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How To Know if Foot Pain is Plantar Fasciitis

​Heel pain is reported to be the third most common running related injury. About 10% of runners will experience heel pain in their lifetime. All heel pain is not created equal though. There are other possible diagnoses of heel pain, but plantar fasciitis is the most common. Here are the major signs that your foot pain is plantar fasciitis and what to do to fix it.

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​Location of the Pain

​The most common location of symptoms are on the inside edge of the heel, right at the base of the foot arch. Putting pressure at this location with your thumb can make you jump out of your seat. Keep in mind that if the pain is at another location it does not mean that it’s not plantar fasciitis.

First Steps

​Pain upon the first steps taken in the morning is another hallmark sign of plantar fasciitis. Laying in bed all night causes the plantar fascia to tighten up. A few minutes of walking on it will bring blood flow and fluid to the area and loosen it up, so you should notice the pain reduce significantly. The same thing happens if you have pain when getting up after sitting for a long period of time.

​When Running

​On the same note as the previous sign, it will hurt worse at the beginning of the run, then ease after you’ve warmed up. It may return at the end of the run, depending on your mileage.

The Big Toe

​Bend your big toes back towards the top of the foot. Does it feel tight or cause the pain you feel in the heel? Compare this to the opposite foot, especially if that foot is pain free.

Pulling the big toe back winds up the plantar fascia and stretches it. This actually happens when your foot is behind you in your stride (before it leaves the ground) or when doing lunges (the trail leg).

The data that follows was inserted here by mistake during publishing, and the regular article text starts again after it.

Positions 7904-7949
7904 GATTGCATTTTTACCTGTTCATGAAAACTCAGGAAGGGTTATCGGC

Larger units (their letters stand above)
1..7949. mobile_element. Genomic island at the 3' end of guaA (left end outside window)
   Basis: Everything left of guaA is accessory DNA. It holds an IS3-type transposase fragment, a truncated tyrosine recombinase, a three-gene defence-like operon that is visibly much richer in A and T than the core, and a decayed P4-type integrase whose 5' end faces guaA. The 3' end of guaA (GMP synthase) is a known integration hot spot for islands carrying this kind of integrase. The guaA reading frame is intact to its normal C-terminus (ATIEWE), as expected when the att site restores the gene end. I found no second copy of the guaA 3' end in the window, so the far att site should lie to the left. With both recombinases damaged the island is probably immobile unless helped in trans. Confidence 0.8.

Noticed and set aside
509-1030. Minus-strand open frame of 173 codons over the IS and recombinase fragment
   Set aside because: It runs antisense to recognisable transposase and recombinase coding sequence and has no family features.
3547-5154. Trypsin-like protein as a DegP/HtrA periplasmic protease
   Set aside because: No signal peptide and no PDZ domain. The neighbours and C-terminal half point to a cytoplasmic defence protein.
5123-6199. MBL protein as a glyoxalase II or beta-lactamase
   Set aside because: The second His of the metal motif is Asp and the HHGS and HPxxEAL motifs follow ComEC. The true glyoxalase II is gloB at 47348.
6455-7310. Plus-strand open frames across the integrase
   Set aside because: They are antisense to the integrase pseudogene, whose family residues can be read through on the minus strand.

How to Fix Plantar Fasciitis

Heel pain can be very debilitating if not treated properly. Here is the focus of a physical therapy plan of care that will take care of heel pain and get you back to exercising pain free.

  • Reducing calf tightness
  • Strengthening the foot and calf muscles
  • Improving core and hip stability
  • Making changes to walking/running pattern
  • Over-the-counter orthoses can help temporarily to provide pressure relief

Temporary rest may be needed if running or lifting weights increases symptoms. The biggest key is fixing the root cause of the problem to prevent it from coming back. This could be just reducing calf tightness or it could be making a change to walking or running patterns to reduce pressure on the heel or stress on the plantar fascia.

​Plantar fasciitis is a treatable and preventable injury that responds well to physical therapy treatment. If you have been dealing with heel pain that prevents you from hitting PRs, then click the link below to request a Free Discovery Visit. We will sit down and get to the bottom of what is going on and tell you how we will help you fix it!


Dr. Brett Dick

PT, DPT, Owner of Limitless Performance Physical Therapy

We Help Active People ​Improve Pain And Performance ​In Their Favorite Sports And Activities.
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